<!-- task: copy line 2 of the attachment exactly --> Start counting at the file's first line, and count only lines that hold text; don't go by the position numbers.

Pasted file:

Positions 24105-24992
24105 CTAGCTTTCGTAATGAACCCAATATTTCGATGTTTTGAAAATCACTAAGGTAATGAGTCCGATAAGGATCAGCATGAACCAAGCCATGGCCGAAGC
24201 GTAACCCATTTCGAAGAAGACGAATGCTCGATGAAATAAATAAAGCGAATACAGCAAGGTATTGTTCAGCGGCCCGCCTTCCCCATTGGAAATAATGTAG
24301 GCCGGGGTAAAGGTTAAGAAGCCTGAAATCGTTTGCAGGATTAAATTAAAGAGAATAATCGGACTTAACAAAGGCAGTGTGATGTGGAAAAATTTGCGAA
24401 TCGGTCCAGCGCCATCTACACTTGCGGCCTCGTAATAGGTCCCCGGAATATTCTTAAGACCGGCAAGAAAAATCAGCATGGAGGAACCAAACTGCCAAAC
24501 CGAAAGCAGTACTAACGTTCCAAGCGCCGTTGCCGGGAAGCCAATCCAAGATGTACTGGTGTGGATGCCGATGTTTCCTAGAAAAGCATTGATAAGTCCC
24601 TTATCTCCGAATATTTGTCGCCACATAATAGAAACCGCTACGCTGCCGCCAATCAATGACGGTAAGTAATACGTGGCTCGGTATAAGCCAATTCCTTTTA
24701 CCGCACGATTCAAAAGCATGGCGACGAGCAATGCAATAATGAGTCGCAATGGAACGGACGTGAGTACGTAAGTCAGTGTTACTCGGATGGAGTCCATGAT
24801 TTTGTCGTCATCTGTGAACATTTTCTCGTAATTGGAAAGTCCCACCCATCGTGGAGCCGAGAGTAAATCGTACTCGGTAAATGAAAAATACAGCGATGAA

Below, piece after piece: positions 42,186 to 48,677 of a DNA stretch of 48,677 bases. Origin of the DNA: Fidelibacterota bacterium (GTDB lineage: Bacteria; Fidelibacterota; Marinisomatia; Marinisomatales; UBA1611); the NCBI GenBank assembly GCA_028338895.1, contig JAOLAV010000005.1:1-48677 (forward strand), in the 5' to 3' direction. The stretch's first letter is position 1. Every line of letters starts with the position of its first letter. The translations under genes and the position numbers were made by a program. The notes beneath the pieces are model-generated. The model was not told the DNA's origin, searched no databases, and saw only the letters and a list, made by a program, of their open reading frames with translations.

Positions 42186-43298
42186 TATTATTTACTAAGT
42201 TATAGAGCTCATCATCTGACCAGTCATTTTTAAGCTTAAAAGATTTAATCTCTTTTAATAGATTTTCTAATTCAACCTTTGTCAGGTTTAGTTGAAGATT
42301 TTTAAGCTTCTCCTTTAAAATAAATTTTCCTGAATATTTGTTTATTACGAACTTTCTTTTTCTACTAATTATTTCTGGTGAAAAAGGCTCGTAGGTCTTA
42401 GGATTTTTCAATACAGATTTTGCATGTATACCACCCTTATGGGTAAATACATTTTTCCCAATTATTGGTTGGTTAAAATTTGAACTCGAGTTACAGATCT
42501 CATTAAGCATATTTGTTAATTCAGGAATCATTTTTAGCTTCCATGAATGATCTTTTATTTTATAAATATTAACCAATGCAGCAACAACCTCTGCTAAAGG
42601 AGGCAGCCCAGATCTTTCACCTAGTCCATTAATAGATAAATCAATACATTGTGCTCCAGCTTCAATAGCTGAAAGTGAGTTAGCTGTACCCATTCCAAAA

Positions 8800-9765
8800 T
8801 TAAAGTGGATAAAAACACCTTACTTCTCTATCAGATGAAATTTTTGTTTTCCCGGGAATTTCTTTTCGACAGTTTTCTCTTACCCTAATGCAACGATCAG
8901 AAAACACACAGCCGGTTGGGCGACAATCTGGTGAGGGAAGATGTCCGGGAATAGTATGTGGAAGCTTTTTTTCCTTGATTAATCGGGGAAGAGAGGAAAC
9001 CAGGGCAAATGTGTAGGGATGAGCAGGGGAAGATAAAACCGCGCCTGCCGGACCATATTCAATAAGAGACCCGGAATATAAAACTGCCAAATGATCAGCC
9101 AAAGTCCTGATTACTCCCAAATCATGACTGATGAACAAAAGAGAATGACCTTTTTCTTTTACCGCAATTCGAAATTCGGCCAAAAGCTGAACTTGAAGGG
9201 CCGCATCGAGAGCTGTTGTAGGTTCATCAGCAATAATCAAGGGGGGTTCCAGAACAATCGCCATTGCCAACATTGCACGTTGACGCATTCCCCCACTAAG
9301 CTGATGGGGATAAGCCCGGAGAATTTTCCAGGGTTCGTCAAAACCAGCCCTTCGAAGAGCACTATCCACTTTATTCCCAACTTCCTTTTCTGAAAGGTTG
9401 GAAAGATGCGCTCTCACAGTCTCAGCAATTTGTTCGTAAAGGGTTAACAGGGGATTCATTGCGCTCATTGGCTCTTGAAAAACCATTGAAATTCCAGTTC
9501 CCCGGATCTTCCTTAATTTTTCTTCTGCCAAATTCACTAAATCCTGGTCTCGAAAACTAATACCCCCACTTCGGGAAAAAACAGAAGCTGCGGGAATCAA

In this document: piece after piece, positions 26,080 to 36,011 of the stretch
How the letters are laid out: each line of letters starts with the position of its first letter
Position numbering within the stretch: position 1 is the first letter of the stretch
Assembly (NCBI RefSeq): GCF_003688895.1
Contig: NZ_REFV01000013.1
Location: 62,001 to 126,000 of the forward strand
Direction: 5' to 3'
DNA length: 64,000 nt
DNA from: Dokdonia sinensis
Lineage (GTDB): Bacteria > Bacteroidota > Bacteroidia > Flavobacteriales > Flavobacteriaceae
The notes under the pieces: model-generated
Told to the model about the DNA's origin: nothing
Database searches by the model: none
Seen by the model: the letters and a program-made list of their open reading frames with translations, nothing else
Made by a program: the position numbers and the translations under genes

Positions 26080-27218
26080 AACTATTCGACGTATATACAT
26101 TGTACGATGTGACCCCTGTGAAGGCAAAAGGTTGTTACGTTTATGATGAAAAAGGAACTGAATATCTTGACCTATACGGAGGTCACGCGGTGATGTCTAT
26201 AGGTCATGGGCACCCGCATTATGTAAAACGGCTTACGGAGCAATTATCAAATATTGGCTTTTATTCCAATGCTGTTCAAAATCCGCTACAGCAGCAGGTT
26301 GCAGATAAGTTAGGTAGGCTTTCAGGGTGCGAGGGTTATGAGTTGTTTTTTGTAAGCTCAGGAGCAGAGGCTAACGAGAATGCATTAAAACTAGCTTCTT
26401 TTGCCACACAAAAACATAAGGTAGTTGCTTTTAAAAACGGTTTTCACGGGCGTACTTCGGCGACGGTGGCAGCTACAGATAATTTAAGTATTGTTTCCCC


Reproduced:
24105 CTAGCTTTCGTAATGAACCCAATATTTCGATGTTTTGAAAATCACTAAGGTAATGAGTCCGATAAGGATCAGCATGAACCAAGCCATGGCCGAAGC